As Eldercare Grows, So Do Labor Battles

As Eldercare Grows, So Do Labor Battles

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Photo: Eldercare worker and union member Margaret Boyce speaks at rally in Trenton, N.J.

WASHINGTON, D.C.--Rolanda Wade works as restorative aide and certified nursing assistant. To her patients, she is everything.

“A lot of them can’t get dressed by themselves. They can’t wash themselves,” said Wade, who has been on the job 17 years. “Some of them can’t even feed themselves. We have to brush their teeth, do their hair, pick out their clothes for the day.”

The pay is low and injuries are common, but nursing care is a rare bright spot in the gloomy economic landscape, adding jobs at a steady clip. As the field has grown, so, too, have efforts to unionize.

Those unionization campaigns are being fought on a shifting battleground, from massive chains to private homes. With boomers moving into retirement, the tensions aren’t likely to abate any time soon.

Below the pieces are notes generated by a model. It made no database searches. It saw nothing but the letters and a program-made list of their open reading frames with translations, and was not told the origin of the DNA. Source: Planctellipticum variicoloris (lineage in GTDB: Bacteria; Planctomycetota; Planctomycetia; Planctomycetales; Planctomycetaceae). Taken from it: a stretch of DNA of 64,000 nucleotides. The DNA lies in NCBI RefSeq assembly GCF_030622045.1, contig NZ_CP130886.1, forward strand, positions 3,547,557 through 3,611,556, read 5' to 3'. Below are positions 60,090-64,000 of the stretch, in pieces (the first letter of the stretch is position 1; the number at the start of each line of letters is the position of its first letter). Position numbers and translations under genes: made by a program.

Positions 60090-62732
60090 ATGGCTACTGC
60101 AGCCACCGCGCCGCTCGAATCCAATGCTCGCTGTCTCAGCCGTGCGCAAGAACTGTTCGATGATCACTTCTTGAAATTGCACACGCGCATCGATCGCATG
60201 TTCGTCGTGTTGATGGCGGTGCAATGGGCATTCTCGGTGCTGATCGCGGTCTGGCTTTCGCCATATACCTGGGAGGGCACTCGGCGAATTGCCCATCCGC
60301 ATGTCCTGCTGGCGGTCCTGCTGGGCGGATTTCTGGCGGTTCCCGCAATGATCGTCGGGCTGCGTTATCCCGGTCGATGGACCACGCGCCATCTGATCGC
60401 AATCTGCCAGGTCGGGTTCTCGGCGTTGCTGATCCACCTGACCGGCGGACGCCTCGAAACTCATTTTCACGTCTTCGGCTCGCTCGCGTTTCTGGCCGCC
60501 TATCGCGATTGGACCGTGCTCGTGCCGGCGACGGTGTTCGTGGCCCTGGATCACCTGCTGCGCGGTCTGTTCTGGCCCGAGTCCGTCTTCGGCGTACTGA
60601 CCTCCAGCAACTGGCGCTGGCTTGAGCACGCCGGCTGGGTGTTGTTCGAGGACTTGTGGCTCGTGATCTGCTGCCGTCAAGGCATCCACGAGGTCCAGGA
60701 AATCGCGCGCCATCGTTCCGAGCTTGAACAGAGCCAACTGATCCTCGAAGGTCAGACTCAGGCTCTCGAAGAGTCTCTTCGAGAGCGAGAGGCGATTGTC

Workforce Shifts With Care Industry

An aging population is increasing its demand for home health and nursing care. Relatively low training requirements mean the job is accessible to a broad range of workers. The Bureau of Labor Statistics (BLS) says the ranks of home health aides—about 1 million today--will increase by more than 50 percent in seven years.

By 2018, there will be more direct-care workers, as they are known, than teachers or public-safety workers, BLS data show. But mean wages for these careers still hover near the poverty line, and incidences of injury among these workers are second only to police officers, according to the Occupational Safety and Health Administration.

Bill Cruice, the executive director of the Pennsylvania Association of Staff Nurses and Allied Professionals, a labor union representing 6,000 nurses and health professionals, said he has seen many changes in the industry.